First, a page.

Bank Lending Costs Exceeding ECB Rate Adds to Pressure on Draghi

The cost of overnight unsecured lending in the interbank market exceeded the European Central Bank’s refinancing rate for a fourth day, boosting speculation the institution will reduce borrowing costs in 2014.

The euro overnight index average, or Eonia, was at 0.351 percent yesterday compared with the ECB’s 0.25 percent main refinancing rate. The four-day run above that level is the longest since 2011. Excess liquidity in the euro area, the surplus cash in the financial system that isn’t immediately needed by banks to meet their obligations, was at 125.5 billion euros ($170 billion), the least since December 2011, according to data compiled by Bloomberg.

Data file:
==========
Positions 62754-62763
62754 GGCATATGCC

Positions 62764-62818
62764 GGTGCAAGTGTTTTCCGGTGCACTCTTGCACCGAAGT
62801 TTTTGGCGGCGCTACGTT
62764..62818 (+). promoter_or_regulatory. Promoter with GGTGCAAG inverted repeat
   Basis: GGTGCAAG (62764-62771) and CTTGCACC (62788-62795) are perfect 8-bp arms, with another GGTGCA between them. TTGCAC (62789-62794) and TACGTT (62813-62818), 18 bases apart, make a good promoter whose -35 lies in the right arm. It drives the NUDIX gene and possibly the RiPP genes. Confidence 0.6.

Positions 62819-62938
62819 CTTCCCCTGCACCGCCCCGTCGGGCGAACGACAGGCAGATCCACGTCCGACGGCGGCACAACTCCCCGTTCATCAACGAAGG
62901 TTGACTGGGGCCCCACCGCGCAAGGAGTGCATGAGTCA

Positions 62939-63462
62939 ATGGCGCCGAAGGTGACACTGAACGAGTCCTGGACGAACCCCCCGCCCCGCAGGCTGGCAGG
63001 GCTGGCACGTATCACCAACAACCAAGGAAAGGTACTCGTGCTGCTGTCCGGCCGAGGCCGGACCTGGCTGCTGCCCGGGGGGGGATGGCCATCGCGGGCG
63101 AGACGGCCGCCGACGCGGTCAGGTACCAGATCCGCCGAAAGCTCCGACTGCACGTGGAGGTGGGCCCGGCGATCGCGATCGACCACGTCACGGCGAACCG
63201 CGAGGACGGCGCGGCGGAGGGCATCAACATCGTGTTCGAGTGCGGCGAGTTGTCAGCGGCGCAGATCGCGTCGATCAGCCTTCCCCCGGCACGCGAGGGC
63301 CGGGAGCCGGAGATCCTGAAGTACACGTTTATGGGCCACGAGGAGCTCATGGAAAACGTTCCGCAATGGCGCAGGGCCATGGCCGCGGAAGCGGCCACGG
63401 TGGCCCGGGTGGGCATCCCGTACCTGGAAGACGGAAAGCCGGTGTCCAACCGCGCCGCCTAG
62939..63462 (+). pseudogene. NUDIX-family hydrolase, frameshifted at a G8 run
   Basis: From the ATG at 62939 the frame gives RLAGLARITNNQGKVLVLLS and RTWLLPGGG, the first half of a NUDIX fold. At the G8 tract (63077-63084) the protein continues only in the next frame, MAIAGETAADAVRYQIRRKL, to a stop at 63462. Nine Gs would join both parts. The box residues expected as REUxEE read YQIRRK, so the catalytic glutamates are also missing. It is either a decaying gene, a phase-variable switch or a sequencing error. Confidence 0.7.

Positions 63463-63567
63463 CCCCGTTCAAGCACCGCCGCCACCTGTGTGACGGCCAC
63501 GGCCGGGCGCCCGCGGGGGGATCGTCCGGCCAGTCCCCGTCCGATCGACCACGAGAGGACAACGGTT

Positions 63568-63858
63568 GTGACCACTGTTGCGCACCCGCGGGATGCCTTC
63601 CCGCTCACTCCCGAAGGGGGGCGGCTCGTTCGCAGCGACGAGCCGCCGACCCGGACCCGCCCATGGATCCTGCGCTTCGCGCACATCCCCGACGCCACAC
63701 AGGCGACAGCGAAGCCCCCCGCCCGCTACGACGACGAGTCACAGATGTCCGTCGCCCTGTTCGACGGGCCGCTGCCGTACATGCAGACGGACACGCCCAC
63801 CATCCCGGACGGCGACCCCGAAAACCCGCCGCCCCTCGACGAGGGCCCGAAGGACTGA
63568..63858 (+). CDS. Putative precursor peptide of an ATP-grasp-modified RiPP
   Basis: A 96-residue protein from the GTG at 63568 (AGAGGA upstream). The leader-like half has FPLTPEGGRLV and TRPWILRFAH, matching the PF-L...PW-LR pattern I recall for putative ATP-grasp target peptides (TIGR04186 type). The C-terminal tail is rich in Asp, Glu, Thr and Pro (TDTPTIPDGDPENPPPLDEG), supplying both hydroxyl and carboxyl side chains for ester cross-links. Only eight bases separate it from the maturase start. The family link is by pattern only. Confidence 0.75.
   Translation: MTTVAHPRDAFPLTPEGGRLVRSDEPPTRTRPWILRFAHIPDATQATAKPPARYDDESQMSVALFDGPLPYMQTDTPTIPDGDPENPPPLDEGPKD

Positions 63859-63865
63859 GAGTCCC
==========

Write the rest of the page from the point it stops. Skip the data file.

The increase in Eonia may prompt the ECB to cut its main refinancing rate by 15 basis points, or 0.15 percentage point, to 0.1 percent within three months, Alessandro Giansanti, a senior rates strategist at ING Bank NV in Amsterdam, wrote in an e-mailed response to questions today. “If the refinancing rate goes to 10 basis points, Eonia should move around 8 to 10 basis points,” he wrote.

ECB President Mario Draghi said this month the central bank would be prepared to act to counter an “unwarranted tightening of the short-term money markets.”

Policy makers lowered the refinancing rate to a record-low 0.25 percent in November.

Strategists at Royal Bank of Canada, Royal Bank of Scotland Group Plc and Commerzbank AG also said last week the ECB may cut its key borrowing cost to 0.1 percent.

The rate at which European banks say they see each other lending in euros for three months, or Euribor, was at 0.301 percent today. The measure climbed to 0.302 percent on Jan. 17, the most since August 2012.

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